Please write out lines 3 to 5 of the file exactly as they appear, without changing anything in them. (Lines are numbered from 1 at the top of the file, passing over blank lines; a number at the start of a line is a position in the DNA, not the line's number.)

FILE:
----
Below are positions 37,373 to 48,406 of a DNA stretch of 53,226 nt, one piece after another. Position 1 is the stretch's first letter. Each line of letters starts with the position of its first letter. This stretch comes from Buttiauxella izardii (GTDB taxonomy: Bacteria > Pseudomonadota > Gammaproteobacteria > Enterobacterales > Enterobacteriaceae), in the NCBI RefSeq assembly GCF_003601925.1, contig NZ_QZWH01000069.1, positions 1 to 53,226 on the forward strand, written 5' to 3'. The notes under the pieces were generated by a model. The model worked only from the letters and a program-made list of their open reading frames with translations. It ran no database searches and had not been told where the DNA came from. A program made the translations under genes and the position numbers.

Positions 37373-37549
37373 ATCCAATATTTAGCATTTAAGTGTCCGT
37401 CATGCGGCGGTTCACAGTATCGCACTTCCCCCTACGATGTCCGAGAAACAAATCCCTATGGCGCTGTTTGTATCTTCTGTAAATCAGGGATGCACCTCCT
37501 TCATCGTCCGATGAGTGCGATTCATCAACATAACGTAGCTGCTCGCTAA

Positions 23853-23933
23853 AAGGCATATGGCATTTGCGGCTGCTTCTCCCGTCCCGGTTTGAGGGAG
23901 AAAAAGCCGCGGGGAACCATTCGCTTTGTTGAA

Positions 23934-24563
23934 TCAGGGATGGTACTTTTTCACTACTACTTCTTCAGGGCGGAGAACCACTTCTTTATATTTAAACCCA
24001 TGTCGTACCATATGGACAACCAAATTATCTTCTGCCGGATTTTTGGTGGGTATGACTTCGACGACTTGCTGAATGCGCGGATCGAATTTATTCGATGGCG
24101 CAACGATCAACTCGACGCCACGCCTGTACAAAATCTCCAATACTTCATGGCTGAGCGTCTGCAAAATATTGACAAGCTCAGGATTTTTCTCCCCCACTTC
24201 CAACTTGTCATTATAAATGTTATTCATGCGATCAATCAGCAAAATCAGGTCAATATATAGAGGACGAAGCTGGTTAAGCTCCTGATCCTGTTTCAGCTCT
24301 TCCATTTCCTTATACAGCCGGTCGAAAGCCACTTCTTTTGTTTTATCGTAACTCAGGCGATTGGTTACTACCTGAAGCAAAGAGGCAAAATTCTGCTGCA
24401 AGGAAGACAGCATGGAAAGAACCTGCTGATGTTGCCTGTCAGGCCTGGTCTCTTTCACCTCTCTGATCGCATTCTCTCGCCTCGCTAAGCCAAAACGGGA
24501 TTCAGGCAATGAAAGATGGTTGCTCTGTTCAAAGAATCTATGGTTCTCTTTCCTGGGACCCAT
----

37373 ATCCAATATTTAGCATTTAAGTGTCCGT
37401 CATGCGGCGGTTCACAGTATCGCACTTCCCCCTACGATGTCCGAGAAACAAATCCCTATGGCGCTGTTTGTATCTTCTGTAAATCAGGGATGCACCTCCT
37501 TCATCGTCCGATGAGTGCGATTCATCAACATAACGTAGCTGCTCGCTAA